# Explain about piece of code in C# - Random Numbers

• ### Question

• Hello,

I would generate a sequence between `1` and `49`, shuffle them and pick 6 number out of the sequence.

`OrderBy(x => rnd.Next())`

in

```var rnd = new Random();
var randomNumbers = Enumerable.Range(1,49).OrderBy(x => rnd.Next()).Take(20).ToList();```

I'm confused how this code works.  OrderBy(x => rnd.Next())

Thanks

Friday, January 31, 2020 10:28 AM

• If you have a list with 49 numbers and call OrderBy on that list, the delegate inside the OrderBy will execute 49 times and provide 49 values which define the order that you want to establish. Ordinarily, these values would come out of a field of the elements in the list you are ordering. But OrderBy doesn't care if the values come from somewhere else; it will order based on these values regardless. So, on each of the 49 calls you give back to OrderBy a different random number. It will then order based on these random numbers, resulting in the initial list being returned in a random order.
• Proposed as answer by Friday, January 31, 2020 12:10 PM
• Marked as answer by Sunday, March 8, 2020 4:05 PM
Friday, January 31, 2020 11:58 AM
• Hi Arash_89,
Alberto Poblacion has explained in detail. And Enumerable.OrderBy method is used to sort the elements of a sequence in ascending order.
I find some related documents and hope these are useful for you.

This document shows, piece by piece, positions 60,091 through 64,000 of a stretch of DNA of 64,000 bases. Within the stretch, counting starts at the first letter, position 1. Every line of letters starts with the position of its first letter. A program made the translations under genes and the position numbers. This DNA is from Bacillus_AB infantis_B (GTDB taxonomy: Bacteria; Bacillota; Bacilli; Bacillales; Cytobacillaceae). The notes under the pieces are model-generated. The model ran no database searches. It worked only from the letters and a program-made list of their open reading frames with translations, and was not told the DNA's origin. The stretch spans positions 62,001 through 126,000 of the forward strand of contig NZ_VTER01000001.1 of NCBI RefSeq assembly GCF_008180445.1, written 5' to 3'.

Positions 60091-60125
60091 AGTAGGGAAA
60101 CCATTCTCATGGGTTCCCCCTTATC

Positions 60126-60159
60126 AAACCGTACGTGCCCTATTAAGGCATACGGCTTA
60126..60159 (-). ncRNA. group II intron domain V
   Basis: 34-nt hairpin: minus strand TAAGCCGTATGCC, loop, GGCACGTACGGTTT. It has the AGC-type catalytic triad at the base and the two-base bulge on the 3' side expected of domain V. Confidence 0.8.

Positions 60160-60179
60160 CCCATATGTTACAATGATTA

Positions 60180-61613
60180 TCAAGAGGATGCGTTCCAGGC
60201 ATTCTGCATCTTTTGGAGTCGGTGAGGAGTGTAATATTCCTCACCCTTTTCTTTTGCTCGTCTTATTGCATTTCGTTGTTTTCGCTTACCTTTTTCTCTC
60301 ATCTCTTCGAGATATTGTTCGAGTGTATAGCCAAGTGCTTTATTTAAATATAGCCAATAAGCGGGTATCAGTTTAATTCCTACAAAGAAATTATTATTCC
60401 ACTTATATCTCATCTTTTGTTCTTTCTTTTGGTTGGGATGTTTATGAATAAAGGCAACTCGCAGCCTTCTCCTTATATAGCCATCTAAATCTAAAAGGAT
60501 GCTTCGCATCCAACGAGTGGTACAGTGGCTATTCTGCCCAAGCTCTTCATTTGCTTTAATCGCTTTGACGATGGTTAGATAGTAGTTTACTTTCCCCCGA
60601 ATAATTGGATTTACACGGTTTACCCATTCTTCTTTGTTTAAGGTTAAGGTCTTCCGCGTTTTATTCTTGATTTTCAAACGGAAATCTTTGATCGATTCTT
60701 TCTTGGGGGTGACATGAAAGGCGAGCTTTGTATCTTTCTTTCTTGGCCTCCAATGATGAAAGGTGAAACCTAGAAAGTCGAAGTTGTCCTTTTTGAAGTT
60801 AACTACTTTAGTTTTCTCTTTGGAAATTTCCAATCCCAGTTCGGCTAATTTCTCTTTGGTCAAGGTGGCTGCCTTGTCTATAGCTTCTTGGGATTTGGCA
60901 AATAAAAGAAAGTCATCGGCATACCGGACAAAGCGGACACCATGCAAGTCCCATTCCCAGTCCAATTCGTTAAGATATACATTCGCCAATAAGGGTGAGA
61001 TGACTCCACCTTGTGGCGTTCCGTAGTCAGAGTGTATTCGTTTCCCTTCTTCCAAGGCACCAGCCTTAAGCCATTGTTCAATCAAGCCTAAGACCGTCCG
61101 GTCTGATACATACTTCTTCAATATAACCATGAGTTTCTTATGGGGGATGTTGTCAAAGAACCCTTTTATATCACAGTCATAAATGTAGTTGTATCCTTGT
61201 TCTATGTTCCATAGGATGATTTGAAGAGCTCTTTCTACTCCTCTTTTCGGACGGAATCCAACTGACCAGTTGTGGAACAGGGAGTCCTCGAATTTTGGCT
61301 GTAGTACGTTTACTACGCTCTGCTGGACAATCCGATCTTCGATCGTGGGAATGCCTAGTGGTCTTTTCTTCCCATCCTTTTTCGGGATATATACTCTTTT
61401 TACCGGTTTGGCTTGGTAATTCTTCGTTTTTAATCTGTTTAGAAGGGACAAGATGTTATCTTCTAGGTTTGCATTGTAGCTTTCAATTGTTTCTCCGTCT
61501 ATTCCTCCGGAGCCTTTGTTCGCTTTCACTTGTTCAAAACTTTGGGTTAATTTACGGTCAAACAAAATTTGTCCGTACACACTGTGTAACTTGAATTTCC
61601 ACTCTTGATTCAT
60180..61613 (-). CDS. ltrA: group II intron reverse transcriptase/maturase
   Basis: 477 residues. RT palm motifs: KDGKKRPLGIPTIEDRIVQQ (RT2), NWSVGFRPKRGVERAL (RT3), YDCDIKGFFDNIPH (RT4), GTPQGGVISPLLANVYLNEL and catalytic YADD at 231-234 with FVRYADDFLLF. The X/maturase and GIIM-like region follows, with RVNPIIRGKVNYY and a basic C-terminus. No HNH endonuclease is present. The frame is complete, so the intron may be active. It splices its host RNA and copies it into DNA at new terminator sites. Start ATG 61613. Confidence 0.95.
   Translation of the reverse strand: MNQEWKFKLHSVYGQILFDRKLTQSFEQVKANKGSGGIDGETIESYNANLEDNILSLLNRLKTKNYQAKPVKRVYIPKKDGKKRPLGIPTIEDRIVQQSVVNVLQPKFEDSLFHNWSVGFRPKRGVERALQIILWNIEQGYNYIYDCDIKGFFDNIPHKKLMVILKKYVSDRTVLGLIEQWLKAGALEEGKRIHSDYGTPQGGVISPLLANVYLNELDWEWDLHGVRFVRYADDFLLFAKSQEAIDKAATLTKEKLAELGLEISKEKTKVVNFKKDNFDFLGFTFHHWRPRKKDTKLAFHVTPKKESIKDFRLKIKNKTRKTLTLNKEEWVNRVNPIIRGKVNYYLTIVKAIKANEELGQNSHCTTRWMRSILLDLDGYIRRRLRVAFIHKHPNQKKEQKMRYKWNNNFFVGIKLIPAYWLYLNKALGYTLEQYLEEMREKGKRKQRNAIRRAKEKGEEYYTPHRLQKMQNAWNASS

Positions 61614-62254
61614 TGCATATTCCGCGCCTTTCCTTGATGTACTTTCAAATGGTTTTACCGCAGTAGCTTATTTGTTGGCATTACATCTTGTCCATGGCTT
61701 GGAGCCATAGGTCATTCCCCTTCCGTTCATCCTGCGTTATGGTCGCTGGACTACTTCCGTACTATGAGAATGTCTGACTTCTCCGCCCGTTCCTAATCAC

[Is using Random and OrderBy a good shuffle algorithm?]
[Sort list in random number order]
[Random numbers]

Note: This response contains a reference to a third party World Wide Web site. Microsoft is providing this information as a convenience to you. Microsoft does not control these sites and has not tested any software or information found on these sites; Therefore, Microsoft cannot make any representations regarding the quality, safety, or suitability of any software or information found there. There are inherent dangers in the use of any software found on the Internet, and Microsoft cautions you to make sure that you completely understand the risk before retrieving any software from the Internet.

Best Regards,
Daniel Zhang

MSDN Community Support
Please remember to click "Mark as Answer" the responses that resolved your issue, and to click "Unmark as Answer" if not. This can be beneficial to other community members reading this thread. If you have any compliments or complaints to MSDN Support, feel free to contact MSDNFSF@microsoft.com.

Monday, February 3, 2020 6:15 AM

### All replies

• If you have a list with 49 numbers and call OrderBy on that list, the delegate inside the OrderBy will execute 49 times and provide 49 values which define the order that you want to establish. Ordinarily, these values would come out of a field of the elements in the list you are ordering. But OrderBy doesn't care if the values come from somewhere else; it will order based on these values regardless. So, on each of the 49 calls you give back to OrderBy a different random number. It will then order based on these random numbers, resulting in the initial list being returned in a random order.
• Proposed as answer by Friday, January 31, 2020 12:10 PM
• Marked as answer by Sunday, March 8, 2020 4:05 PM
Friday, January 31, 2020 11:58 AM